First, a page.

Context: in 1785, Muslim pirates from North Africa, or “Barbary,” had captured two American ships, the Maria and Dauphin, and enslaved their crews. In an effort to ransom the enslaved Americans and establish peaceful relations, Thomas Jefferson and John Adams -- then ambassadors to France and England respectively -- met with Tripoli’s ambassador to Britain, Abdul Rahman Adja. Following this diplomatic exchange, they laid out the source of the Barbary States’ hitherto inexplicable animosity to American vessels in a letter to Congress dated March 28, 1786:
We took the liberty to make some inquiries concerning the grounds of their [Barbary’s] pretentions to make war upon nations who had done them no injury, and observed that we considered all mankind as our friends who had done us no wrong, nor had given us any provocation. The ambassador answered us that it was founded on the laws of their Prophet, that it was written in their Koran, that all nations who should not have acknowledged their authority were sinners, that it was their right and duty to make war upon them wherever they could be found, and to make slaves of all they could take as prisoners, and that every Musselman who should be slain in battle was sure to go to Paradise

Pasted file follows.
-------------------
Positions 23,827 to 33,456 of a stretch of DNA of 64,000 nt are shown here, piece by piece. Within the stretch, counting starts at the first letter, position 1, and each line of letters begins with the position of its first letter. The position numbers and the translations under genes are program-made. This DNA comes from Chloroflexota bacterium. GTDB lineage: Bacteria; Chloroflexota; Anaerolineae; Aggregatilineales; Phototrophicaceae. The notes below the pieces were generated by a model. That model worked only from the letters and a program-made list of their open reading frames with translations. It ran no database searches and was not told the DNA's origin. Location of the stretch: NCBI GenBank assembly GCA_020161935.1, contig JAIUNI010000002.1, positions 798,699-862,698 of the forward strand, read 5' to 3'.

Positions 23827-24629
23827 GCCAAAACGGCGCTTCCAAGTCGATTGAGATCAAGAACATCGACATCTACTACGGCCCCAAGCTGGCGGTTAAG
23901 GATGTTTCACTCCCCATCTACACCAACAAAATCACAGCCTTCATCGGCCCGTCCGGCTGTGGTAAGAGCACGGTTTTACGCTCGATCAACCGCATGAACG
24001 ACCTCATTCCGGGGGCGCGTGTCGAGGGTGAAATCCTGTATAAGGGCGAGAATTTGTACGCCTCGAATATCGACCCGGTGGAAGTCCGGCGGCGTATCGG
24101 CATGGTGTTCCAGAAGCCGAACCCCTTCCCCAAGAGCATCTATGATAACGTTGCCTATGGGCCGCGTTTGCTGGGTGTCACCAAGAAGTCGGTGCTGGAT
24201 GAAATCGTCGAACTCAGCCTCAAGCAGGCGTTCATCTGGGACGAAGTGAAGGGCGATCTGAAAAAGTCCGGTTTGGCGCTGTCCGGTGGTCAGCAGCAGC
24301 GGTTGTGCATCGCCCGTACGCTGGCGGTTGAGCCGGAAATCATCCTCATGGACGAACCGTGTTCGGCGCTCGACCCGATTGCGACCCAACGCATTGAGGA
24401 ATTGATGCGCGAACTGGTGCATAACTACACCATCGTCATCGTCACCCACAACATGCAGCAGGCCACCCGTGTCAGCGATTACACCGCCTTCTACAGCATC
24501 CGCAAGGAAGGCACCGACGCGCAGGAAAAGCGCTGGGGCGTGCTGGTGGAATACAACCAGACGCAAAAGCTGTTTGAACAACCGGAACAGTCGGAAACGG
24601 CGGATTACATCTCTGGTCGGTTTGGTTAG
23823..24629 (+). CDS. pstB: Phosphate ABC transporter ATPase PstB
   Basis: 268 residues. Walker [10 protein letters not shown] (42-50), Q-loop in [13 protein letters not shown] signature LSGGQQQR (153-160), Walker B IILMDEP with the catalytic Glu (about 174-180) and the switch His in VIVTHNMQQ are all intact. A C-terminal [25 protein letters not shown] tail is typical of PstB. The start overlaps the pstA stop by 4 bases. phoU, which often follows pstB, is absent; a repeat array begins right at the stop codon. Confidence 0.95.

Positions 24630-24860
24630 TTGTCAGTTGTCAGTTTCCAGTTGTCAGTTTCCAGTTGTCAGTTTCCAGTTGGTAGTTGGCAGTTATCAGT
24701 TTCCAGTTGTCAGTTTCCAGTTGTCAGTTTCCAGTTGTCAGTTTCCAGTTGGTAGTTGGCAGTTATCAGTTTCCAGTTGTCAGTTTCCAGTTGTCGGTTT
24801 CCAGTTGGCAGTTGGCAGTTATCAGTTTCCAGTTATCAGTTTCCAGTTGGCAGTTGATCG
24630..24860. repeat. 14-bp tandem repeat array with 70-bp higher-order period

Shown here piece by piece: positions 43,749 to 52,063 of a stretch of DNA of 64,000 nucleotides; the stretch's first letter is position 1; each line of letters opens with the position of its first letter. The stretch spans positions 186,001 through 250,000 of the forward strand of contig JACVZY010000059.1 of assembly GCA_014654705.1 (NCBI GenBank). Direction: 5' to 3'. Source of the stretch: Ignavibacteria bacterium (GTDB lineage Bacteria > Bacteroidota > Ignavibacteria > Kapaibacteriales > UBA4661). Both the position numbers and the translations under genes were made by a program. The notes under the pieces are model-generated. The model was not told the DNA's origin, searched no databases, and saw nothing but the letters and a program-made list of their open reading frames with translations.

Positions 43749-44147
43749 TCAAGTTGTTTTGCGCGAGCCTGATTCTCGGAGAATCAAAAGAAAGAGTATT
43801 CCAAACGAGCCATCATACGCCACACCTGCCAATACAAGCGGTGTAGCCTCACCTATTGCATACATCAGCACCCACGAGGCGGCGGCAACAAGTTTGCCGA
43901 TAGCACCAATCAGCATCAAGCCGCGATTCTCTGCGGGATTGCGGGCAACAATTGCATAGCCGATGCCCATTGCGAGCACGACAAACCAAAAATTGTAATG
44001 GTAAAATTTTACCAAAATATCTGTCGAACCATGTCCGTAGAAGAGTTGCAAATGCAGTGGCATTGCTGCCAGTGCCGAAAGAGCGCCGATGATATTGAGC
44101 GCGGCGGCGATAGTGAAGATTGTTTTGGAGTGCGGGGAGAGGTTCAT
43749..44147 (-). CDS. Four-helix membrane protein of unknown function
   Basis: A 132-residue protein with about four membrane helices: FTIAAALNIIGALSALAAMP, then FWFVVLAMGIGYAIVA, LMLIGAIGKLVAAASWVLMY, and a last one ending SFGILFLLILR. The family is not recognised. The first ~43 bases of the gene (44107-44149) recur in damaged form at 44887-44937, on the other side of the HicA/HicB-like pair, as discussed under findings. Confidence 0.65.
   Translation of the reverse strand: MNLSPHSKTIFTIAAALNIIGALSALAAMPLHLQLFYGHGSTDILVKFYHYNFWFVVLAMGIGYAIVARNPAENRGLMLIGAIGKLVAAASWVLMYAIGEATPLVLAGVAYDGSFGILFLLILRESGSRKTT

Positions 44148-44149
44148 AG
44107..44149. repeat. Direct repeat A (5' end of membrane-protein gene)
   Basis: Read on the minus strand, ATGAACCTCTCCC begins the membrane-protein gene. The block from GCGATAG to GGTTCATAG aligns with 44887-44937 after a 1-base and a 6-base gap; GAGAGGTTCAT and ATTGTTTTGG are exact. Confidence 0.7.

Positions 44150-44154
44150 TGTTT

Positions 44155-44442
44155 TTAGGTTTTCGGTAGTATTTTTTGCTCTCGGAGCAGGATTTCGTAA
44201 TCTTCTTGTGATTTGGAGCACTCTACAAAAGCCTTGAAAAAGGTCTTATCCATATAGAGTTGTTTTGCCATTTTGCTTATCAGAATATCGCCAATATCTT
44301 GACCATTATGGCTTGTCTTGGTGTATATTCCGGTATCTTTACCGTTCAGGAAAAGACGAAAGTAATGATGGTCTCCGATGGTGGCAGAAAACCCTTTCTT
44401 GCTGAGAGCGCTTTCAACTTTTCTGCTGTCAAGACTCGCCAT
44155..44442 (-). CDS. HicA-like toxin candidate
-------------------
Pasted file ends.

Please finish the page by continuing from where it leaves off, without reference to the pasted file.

The United States’ first war and victory as a nation was against Muslims afterthe latter had initiated hostilities on the same rationale Muslims had used to initiate hostilities against non-Muslims.